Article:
For example, our 10th-grade English team has redesigned a unit that explores current manifestations of systemic oppression. This unit is new in approach and longer in duration than it was pre-Covid, and it has resulted in some of the deepest and hardest learning, as well as the richest conversations, that I have seen among students in my career. Part of this improved quality comes from the frequent and intentional pauses that I instruct students to take in order to reflect on the content and on the arc of their own learning. The reduction in content that we need to get through in online learning has given me more time to assign reflective prompts, and to let students process their thoughts, whether that’s at the end of a lesson as an exit slip or as an assignment.
Joining Forces to Be Consistent
There’s no doubt this reduction in homework has been a team effort. Within the English department, we have all agreed to allot reading time during class; across each grade level, we’re monitoring the amount of homework our students have collectively; and across the whole high school, we have adopted a framework to help us think through assigning homework.
Within that framework, teachers at the school agree that the best option is for students to complete all work during class. The next best option is for students to finish uncompleted class work at home as a homework assignment of less than 30 minutes. The last option—the one we try to avoid as much as possible—is for students to be assigned and complete new work at home (still less than 30 minutes). I set a maximum time limit for students’ homework tasks (e.g., 30 minutes) and make that clear at the top of every assignment.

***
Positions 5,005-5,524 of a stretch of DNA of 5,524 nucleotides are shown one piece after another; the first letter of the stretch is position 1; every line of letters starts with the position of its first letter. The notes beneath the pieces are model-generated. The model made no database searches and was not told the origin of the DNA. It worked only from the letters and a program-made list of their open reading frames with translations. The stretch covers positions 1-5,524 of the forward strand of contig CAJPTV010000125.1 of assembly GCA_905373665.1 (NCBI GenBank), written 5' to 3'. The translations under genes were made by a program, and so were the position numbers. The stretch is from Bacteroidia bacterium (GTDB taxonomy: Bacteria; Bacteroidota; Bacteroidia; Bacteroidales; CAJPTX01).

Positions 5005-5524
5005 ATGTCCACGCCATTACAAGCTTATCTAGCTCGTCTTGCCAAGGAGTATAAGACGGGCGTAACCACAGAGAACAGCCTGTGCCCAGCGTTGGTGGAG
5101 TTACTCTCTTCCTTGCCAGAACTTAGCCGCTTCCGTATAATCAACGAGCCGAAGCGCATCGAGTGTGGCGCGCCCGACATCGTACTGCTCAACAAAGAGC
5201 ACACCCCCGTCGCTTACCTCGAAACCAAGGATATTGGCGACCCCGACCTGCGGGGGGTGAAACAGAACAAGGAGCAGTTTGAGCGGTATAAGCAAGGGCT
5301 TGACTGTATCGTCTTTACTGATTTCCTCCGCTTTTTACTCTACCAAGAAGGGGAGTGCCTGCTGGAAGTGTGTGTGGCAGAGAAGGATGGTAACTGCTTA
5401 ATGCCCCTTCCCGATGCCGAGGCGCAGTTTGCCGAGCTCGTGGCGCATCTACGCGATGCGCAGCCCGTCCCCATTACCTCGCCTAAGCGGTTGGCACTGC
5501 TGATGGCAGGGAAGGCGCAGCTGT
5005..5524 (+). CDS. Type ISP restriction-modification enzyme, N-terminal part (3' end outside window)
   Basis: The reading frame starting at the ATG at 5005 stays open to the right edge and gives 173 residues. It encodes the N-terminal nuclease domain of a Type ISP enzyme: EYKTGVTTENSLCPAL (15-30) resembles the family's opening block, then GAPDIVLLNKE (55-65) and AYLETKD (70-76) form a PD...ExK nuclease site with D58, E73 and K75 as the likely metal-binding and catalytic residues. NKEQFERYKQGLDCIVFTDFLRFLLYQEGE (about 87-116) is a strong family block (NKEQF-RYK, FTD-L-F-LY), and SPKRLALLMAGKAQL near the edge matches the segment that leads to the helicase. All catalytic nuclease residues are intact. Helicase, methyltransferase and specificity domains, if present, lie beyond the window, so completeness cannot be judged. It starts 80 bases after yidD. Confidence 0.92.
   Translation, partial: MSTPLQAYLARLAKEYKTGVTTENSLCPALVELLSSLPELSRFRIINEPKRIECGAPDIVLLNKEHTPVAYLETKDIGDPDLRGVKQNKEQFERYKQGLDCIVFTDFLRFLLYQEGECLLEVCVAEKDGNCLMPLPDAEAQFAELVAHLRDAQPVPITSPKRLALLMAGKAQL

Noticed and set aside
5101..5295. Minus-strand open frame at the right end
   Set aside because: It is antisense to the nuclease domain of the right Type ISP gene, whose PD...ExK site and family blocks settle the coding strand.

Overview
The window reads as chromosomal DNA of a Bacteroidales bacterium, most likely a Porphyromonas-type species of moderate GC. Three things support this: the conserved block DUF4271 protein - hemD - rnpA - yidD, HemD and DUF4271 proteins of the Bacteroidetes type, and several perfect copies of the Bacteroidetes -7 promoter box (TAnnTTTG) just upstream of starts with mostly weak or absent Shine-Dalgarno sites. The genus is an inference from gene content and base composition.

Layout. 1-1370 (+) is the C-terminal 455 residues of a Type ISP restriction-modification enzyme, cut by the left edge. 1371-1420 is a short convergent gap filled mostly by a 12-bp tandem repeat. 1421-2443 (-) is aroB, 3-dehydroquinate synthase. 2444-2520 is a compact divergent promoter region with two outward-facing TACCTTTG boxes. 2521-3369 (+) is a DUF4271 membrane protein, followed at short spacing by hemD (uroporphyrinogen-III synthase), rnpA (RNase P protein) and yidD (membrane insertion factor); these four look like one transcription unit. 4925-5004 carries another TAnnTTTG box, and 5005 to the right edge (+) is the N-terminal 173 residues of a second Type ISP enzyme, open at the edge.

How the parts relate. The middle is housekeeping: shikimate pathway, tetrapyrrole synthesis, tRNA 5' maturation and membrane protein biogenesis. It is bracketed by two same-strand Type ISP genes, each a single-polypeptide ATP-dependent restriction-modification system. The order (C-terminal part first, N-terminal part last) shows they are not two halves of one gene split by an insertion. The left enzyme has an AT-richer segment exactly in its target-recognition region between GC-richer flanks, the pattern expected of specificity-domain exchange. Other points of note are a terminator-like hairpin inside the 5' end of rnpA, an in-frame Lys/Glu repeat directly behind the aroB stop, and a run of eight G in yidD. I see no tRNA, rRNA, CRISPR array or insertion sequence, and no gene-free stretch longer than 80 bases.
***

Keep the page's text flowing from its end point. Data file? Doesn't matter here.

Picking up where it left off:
This schoolwide approach has increased my humility as a teacher. In the past, I tended to think my subject was more important than everyone else’s, which gave me license to assign more homework. But now I view my students’ experience more holistically: All of their classes and the associated work must be considered, and respected.
As always, I ground this new pedagogical approach not just in what’s best for students’ academic learning, but also what’s best for them socially and emotionally. 2020 has been traumatic for educators, parents, and students. There is no doubt the level of trauma varies greatly; however, one can’t argue with the fact that homework typically means more screen time when students are already spending most of the day on their devices. They need to rest their eyes. They need to not be sitting at their desks. They need physical activity. They need time to do nothing at all.
Eliminating or reducing homework is a social and emotional intervention, which brings me to the greatest benefit of reducing the homework load: Students are more invested in their relationship with me now that they have less homework. When students trust me to take their time seriously, when they trust me to listen to them and adjust accordingly, when they trust me to care for them... they trust more in general.
And what a beautiful world of learning can be built on trust.